Most performers I know suffer from stage fright. For some, it comes and goes and can be terribly random: tonight they are fine, tomorrow they may be close to passing out. For others, it’s persistent, at least for a period of time.  

It Affects the Creme de la Creme…
The great British actor Laurence Olivier developed stage fright mid-career and was unable to go onstage for several years until it passed. Opera singers often speak a verbal good luck charm before they go onstage – “in bocca al lupo” – which means “Into the wolf’s mouth” and perfectly describes the situation. (The  standard response is “crepi il lupo” which means “May the wolf die“ and also perfectly describes the situation.) English-speaking theatre people say “break a leg” which has pretty much the same effect as “in bocca da lupo.” Invoke the worst and maybe you will overcome it.  

Stage-fright is so common that many performers are plagued by recurring stage-fright nightmares that repeat themselves with exactly the same narrative from night to night. One actor I know described his:

“I arrived at the theatre several hours early to prepare for the performance. The theatre was a very large red brick building with a huge auditorium and labyrinthine corridors which led far underground to the dressing rooms. I sat down at my dressing table and spent hours making myself up as an old man – someone like King Lear – and then put on my costume: an elaborate, heavy gold brocaded medieval-style gown and cape.”

“Finally, I was ready and the stage manager knocked on my door to announce ‘places’. I hurried through long passageways along with the other members of the cast and arrived at the stage, which was immense. I took centre stage while the cast gathered around me and the curtain went up. The auditorium was dark and I was momentarily blinded by the rows of stage lights and a powerful central spotlight that was focused on me alone. I could hear the audience of thousands suddenly hush in anticipation. At that moment I realized that I knew no lines and had no idea what the play was. I had this nightmare for years until it suddenly went away and it hasn’t come back since.”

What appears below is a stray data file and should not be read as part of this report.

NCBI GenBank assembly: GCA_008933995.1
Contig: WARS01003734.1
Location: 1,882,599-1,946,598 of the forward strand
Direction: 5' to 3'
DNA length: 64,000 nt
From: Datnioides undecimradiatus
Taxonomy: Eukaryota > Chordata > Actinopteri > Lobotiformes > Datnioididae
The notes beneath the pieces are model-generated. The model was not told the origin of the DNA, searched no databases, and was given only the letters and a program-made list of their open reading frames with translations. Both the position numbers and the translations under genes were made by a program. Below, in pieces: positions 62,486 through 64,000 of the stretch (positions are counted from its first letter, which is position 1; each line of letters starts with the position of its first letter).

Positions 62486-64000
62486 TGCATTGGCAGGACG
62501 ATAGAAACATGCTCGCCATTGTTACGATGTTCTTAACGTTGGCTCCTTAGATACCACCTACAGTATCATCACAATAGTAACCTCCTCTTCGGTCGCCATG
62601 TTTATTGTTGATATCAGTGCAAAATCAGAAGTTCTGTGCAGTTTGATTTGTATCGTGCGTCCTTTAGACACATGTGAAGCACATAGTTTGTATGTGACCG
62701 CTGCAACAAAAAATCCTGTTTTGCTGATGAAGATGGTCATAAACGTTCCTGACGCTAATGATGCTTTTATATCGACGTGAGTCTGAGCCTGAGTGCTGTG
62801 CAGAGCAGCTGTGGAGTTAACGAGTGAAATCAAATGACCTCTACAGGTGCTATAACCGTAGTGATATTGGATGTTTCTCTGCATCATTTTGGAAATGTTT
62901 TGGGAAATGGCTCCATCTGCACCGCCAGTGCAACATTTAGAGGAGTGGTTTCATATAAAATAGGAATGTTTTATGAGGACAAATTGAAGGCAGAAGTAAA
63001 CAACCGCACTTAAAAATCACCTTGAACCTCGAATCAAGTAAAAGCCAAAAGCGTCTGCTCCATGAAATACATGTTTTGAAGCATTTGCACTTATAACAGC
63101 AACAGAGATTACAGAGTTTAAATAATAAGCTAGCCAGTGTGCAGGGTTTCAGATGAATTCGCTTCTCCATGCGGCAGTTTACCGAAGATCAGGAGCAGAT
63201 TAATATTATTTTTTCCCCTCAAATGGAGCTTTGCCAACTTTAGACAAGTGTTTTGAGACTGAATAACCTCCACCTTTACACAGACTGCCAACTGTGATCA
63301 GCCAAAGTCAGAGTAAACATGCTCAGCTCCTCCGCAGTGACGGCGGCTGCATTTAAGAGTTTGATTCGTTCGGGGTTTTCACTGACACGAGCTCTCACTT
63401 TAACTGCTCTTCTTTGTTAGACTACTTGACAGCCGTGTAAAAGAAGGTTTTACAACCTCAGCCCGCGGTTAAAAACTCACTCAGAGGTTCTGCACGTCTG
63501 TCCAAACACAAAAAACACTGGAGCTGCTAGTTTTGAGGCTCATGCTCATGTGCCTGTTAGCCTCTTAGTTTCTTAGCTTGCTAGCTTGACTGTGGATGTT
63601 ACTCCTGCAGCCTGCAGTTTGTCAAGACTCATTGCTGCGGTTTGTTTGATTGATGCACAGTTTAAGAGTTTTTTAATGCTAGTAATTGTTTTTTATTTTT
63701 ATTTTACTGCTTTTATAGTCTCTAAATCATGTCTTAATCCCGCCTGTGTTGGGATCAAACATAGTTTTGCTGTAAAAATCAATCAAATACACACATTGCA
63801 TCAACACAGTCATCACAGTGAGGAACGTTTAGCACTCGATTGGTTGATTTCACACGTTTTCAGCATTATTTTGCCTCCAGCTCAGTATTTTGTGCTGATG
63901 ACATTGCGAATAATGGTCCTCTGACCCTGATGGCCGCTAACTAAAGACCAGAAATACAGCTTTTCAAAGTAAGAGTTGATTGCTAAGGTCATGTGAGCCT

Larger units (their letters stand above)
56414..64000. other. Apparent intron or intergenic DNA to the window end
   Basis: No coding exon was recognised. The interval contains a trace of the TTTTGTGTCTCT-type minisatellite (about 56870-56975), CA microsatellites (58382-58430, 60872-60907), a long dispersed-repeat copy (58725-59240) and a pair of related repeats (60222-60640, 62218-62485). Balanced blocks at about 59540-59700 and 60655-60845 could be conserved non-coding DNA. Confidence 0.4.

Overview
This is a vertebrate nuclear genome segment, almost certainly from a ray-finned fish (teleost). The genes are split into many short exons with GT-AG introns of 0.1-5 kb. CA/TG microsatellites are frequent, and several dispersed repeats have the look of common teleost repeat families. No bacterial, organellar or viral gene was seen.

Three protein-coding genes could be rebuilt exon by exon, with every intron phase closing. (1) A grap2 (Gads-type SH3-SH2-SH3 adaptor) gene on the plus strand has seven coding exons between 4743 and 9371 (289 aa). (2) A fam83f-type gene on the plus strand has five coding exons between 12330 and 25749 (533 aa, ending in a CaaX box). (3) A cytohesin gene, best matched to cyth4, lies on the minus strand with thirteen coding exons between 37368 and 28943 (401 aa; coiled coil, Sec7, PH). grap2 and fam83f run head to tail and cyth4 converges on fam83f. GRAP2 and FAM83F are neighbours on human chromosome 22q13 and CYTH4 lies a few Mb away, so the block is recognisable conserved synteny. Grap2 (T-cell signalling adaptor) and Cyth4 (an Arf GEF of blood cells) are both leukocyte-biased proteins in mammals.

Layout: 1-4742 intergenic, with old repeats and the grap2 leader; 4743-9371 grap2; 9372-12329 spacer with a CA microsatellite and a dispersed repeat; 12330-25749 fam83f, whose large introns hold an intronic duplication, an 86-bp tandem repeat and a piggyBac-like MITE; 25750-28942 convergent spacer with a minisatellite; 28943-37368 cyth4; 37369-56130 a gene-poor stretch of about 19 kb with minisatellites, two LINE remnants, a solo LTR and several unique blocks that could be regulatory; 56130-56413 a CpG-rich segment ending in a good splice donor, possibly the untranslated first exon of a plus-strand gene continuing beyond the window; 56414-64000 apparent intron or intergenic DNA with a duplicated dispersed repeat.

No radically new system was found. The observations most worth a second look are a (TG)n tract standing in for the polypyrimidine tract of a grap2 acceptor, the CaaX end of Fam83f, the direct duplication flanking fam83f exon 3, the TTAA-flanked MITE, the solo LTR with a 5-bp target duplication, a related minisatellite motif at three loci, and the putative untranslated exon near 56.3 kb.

Let’s Look at the Cause 
Stage-fright is one form of fear of failure. Termed “atychiphobia”, it’s related to a need for perfection and an individual’s sometimes overwhelming fear of not measuring up to expectations.   There are varied causes for it such as being undermined in childhood by overly-critical or unsupportive parents or experiencing a previous failure that was so painful that it resulted in an overreaching fear of failing at other things.  Whatever the cause, atychiphobia can be crippling, leading to anxiety, procrastination and a reluctance to try new, challenging things. A person may invoke the worst and end up frozen – unable to take action. The cycle continues…

Lights, Camera, Action!
The reassuring news is that fear of failure can be dealt with and, in fact, provide us with the opportunity to come out the other side with renewed awareness and the tools needed to face other challenges. The key is to focus one’s attention on the issue directly, rather than giving into the sense of resistance and avoidance that accompanies fear of failure. Consider options and strategies you can take to get it done; break the project into small steps; consider possible outcomes of different approaches; most importantly, engage with the actual task – even in a small way at first. 

Engagement is critical as it shifts reluctance into concrete action. The vague sense of powerlessness that procrastination creates disappears if you face the task head-on. And once even minimal movement on the project begins, it becomes easier to continue. The fearful thinking that accompanied the procrastination phase transforms into focused, productive thought as the actual work is addressed.

Moving into this new action mode requires a certain degree of relaxation, so practices such as meditation, journaling and exercise can help. An understanding dissertation coach can also fit into the picture, by providing strategies on moving forward, being a sounding board for content ideas and helping to put the overall project into realistic perspective. The procrastination gremlins generally fade out to black when the spotlight is shone directly on them!

Get in touch! 2020 is your year to get on track and finish your dissertation. Dissertation Complete Coaching helps procrastinating dissertation writers get unstuck, move forward and, yes, graduate. I can help you!